City of Columbia to further conversation on racial profiling
COLUMBIA - Residents will get to share experiences of racial profiling with City Manager Mike Matthes and Columbia Police Department Chief Ken Burton as a part of a town hall Monday.
In addition, Matthes and Burton will be going over the results of the 2015 Attorney General's Traffic Stops Report, which showed that black drivers in Missouri were 69 percent more likely to get pulled over than white drivers.
The disparity is even larger when it comes to traffic stops made by CPD officers. For those stops, black drivers were 262 percent more likely to get pulled over than white drivers.
Rasha Abousalem, the director of humanitarian operations at Global First Responder, believes the disparity is caused by perceptions associated with different races.
"We're not trained to fear whites," Abousalem said. "We are trained, through news and entertainment and history lessons, we're trained to fear blacks automatically."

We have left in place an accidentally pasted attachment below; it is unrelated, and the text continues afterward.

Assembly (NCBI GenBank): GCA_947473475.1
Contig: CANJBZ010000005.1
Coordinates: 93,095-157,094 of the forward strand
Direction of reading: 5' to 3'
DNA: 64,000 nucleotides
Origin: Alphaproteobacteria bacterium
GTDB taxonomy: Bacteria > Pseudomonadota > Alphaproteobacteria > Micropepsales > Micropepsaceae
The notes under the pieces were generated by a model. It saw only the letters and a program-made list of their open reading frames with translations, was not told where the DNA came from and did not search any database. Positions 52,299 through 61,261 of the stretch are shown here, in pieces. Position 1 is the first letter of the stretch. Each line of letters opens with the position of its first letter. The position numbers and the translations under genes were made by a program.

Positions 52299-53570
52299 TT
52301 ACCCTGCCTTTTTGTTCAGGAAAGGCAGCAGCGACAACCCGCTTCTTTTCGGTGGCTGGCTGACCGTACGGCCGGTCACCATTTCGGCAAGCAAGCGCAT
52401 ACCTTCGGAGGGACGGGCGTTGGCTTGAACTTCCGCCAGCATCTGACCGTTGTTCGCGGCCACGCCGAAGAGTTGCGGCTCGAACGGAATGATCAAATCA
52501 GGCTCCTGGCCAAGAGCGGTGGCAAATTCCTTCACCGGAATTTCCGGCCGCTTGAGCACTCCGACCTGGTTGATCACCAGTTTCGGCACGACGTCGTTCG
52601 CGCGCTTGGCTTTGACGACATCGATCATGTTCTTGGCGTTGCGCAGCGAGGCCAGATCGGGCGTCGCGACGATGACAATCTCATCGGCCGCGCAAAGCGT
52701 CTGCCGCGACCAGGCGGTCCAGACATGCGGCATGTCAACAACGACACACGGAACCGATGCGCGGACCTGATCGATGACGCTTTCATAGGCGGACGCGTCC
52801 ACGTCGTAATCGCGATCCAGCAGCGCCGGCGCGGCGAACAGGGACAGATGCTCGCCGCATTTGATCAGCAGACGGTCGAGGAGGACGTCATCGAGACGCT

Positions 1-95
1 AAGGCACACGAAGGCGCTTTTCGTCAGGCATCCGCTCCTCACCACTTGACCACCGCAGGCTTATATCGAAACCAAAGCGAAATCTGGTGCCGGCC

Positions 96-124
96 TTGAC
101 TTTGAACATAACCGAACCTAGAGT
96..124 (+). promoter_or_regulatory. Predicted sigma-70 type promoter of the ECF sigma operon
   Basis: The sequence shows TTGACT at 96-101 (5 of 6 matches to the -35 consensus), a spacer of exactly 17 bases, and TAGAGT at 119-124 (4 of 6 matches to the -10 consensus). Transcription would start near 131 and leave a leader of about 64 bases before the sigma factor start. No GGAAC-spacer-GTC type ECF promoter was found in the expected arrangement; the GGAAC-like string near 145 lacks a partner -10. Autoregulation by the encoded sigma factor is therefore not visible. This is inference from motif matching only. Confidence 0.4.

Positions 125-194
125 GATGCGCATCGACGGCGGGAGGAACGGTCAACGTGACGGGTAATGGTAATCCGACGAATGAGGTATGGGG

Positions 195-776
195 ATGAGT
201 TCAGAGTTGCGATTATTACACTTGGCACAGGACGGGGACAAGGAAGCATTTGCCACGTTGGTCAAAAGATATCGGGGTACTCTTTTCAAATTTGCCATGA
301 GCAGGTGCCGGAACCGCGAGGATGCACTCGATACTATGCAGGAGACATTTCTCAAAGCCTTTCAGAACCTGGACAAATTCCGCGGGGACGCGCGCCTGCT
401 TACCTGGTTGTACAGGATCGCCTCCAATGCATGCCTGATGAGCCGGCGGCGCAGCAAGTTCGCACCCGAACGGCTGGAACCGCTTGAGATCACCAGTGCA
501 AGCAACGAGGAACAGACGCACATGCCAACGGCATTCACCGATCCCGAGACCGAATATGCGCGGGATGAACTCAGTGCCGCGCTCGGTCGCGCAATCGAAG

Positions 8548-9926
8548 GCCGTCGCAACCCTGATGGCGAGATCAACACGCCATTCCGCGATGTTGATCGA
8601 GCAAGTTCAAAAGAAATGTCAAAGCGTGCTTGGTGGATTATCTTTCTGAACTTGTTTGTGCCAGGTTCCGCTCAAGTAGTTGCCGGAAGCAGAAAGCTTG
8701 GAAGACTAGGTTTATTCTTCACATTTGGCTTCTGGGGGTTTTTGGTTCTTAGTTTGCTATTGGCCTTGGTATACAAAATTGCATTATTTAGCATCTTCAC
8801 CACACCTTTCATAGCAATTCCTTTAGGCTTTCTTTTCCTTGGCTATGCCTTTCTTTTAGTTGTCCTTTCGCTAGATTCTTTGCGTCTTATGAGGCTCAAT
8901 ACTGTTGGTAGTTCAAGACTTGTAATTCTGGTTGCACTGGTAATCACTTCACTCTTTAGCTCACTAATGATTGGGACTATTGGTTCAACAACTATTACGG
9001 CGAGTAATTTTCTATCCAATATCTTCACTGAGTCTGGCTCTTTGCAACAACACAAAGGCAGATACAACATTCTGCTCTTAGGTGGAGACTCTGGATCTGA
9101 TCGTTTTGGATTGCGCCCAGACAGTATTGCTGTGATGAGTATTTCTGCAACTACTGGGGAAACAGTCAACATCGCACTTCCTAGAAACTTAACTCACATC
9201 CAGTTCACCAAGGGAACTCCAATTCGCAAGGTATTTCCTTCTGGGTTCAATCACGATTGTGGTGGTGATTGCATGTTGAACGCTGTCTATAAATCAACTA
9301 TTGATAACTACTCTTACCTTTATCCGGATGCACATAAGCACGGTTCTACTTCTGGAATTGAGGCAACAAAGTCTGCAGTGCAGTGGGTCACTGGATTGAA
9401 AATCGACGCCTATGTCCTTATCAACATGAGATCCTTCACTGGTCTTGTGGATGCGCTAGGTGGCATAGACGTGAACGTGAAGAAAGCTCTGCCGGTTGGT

Abousalem said in addition to increased accountability and cultural training, community involvement is important for police to build a better relationship with the community.
"The best thing the police can is build, or rebuild the bridge with the local community," Abousalem said.
In addition to the town hall, Matthes and Burton have met with local human rights groups like Empower Missouri and Race Matters, Friends.
Fourth Ward Councilman Ian Thomas said meetings like these are good for the police and the community.
"I believe that these meetings represent a good step in the right direction towards developing a better understanding and improving communication between police professionals and the public," Thomas said in an email to his constituents. "The meetings which have been held so far have led to CPD adopting an improved 'Search Consent Policy' and have generated other good ideas and insights."
The town hall will be at City Hall from 6 to 8 p.m.